The 18th century was a period of rapid urban expansion as towns prospered through trade and empire. As St Petersburg sprang up on the marshes of the Baltic coast and Lisbon was resurrected after a destructive earthquake in 1755, Edinburgh also assumed a new identity.
A medieval city of slums and sewers
The old medieval city of Edinburgh had long been an issue of concern. Its dilapidated housing was prone to fires, disease, overcrowding, crime and collapse. The North Loch, a lake once built to bolster city defences, had been used for as an open sewer for three centuries.
With over 50,000 residents sharing tenements and alleys with wandering livestock, it was a place of squalor.
In September 1751, out of the blue, a six-storey tenement building on the grandest street collapsed. Although this was a common occurrence in the city, the fatalities included those in Scotland’s most prestigious families.
Questions were asked and the ensuing surveys revealed much of the city was in a similarly perilous state. With much of the city being demolished, a monumental new building scheme was required.
Led by Lord Provost George Drummond, a governing council put forward the case for expansion to the north, to host the growing professional and merchant classes:
‘Wealth is only to be obtained by trade and commerce, and these are only carried on to advantage in populous cities. There also we find the chief objects of pleasure and ambition, and there consequently all those will flock whose circumstances can afford it.’
Drummond succeeded in expanding the Royal Burgh to encompass the valley and fields in the north – which contained the polluted loch. A scheme to drain the loch was put into action and finally completed in 1817. It now houses Edinburgh Waverley train station.
James Craig’s plan takes off
In January 1766 a competition was opened to design the ‘New Town’ of Edinburgh. The winner, 26-year-old James Craig, had been an apprentice to one of the city’s leading masons. He abandoned the apprenticeship in his early twenties, set up as an architect and immediately entered the competition.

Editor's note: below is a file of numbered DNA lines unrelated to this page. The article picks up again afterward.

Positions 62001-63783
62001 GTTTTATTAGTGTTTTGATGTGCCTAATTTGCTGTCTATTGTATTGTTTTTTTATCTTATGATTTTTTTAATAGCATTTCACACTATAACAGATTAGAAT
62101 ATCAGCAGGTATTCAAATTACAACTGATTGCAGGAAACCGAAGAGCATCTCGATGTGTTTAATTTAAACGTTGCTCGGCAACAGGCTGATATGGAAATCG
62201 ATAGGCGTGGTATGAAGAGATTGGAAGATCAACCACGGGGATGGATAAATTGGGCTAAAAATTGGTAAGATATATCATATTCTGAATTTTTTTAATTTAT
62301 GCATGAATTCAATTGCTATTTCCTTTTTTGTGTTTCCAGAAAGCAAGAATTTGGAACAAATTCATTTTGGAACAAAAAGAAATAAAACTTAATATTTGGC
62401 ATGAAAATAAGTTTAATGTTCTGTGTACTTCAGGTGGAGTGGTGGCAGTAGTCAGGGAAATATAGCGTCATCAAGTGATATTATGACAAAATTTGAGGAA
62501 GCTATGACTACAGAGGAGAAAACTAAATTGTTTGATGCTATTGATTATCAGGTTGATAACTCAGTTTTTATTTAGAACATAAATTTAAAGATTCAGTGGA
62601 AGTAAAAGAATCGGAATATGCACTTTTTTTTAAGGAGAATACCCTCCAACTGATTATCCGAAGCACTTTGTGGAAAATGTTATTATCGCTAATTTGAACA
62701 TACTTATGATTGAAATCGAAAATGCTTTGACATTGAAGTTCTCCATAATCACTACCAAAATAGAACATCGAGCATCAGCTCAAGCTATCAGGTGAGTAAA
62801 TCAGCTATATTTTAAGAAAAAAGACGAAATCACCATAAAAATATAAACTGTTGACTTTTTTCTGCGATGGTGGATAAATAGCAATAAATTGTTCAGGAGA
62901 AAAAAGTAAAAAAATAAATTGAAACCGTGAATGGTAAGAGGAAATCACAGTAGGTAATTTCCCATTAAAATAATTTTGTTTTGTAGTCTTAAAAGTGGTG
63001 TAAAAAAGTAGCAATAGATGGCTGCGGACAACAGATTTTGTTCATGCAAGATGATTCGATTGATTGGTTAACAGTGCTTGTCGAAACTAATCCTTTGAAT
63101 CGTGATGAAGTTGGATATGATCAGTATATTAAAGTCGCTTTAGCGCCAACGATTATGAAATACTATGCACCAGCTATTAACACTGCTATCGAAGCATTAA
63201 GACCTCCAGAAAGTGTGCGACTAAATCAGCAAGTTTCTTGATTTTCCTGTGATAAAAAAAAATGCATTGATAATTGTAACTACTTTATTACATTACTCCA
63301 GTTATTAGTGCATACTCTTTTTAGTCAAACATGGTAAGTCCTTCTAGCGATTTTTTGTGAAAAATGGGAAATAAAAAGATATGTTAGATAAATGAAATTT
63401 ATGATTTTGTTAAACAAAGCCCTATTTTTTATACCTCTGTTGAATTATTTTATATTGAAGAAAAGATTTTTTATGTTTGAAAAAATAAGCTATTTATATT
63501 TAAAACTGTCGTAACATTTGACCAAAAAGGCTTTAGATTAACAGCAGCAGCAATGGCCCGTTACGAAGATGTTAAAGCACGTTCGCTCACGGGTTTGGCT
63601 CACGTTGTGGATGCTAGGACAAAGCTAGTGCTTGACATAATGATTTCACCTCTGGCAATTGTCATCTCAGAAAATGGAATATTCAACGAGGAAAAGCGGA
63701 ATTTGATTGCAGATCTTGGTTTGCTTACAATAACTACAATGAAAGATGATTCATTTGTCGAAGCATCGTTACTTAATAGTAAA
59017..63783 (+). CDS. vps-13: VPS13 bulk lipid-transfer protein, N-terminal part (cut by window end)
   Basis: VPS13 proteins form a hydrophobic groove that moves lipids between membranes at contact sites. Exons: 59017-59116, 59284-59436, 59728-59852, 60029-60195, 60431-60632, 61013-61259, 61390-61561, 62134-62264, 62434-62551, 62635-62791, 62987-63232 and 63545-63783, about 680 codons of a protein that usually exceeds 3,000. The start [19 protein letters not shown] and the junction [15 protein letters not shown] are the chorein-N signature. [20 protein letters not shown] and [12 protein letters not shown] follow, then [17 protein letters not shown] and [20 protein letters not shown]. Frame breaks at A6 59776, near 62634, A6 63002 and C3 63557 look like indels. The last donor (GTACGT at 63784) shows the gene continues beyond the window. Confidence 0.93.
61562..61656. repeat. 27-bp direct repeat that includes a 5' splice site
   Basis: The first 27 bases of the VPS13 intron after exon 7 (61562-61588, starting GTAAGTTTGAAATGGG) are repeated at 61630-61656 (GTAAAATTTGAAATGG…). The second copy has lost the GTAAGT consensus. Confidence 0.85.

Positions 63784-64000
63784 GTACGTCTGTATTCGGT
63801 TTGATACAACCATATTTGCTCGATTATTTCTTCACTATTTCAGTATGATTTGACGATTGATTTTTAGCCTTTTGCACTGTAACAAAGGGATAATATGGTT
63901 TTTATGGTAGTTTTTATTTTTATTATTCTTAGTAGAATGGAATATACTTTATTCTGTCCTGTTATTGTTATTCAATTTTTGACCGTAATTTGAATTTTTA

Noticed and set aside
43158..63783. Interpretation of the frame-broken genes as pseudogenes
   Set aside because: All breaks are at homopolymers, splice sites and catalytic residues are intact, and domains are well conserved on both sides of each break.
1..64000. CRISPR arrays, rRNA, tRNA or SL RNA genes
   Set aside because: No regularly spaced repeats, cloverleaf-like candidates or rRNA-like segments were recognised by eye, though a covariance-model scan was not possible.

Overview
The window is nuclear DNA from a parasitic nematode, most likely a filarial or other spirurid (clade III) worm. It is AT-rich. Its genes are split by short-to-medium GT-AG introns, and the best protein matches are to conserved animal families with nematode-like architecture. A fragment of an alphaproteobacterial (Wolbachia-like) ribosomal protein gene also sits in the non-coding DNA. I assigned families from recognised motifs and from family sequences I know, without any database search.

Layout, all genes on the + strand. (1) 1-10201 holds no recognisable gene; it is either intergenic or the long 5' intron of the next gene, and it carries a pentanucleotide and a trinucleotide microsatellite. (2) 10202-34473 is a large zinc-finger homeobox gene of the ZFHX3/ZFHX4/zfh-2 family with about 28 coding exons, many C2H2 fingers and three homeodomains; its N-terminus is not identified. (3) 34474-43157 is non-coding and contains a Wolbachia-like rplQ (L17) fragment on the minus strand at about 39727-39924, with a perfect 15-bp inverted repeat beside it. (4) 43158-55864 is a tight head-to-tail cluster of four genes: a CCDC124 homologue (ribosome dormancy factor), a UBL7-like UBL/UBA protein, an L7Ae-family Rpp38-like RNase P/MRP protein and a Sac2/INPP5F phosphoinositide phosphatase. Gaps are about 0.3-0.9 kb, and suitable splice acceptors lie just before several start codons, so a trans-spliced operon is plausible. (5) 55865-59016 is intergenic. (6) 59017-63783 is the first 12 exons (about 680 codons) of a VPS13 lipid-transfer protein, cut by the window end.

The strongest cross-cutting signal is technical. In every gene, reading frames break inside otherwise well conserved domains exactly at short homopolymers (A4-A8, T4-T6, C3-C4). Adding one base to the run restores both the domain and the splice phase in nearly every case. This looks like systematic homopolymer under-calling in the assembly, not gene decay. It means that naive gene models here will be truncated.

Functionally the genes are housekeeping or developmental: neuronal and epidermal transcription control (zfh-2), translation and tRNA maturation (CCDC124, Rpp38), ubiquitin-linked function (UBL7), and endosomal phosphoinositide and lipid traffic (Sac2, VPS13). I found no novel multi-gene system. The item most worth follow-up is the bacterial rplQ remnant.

Despite having almost no experience in town planning, he had a clear vision to use classical architecture and philosophy in modern urban design. His original entry shows a diagonal layout with a central square, an ode to the design of the Union Jack. These diagonal corners were deemed too fussy, and a simple axial grid was settled upon.
Built in stages between 1767 and 1850, Craig’s design helped Edinburgh transform itself from ‘auld reekie’ to the ‘Athens of the North’. He designed a plan which was distinguished by elegant views, classical order and plenty of light.
Unlike the organic, granite streets of the Old Town, Craig used white sandstone to realise a structured gridiron plan.
The plan was highly sensitive to the political mood. In light of Jacobite rebellions and a new era of civic Hanoverian British patriotism, Edinburgh was eager to prove its loyalty to the British monarchs.
The new streets were named Princes Street, George Street and Queen Street, and the two nations were marked by Thistle Street and Rose Street.
Robert Adam would later design Charlotte Square, now home to the First Minister of Scotland. This marked the completion of the First New Town.
A home of the Scottish Enlightenment
The New Town grew together with the Scottish Enlightenment, becoming a centre for scientific enquiry and philosophical debate. At dinner parties, Assembly Rooms, the Royal Society of Edinburgh and the Royal Scottish Academy, leading intellectual figures such as David Hume and Adam Smith would gather.
Voltaire acknowledged Edinburgh’s importance:
‘Today it is from Scotland that we get rules of taste in all the arts’.
Further schemes were realised in the 19th century, although the Third New Town was never fully completed. Monuments were erected on Calton Hill, and in 1826, building started on the Scottish National Monument, in memory of the soldiers killed in the Napoleonic wars.
As an ode to Edinburgh’s new classical identity, and with Calton Hill echoing the shape of the Acropolis in Athens, the design resembled the Parthenon. Yet when funds ran out in 1829, work was stopped and has never been completed. It is often referred to as ‘Edinburgh’s Folly’.
Featured Image: Kim Traynor / CC BY-SA 3.0.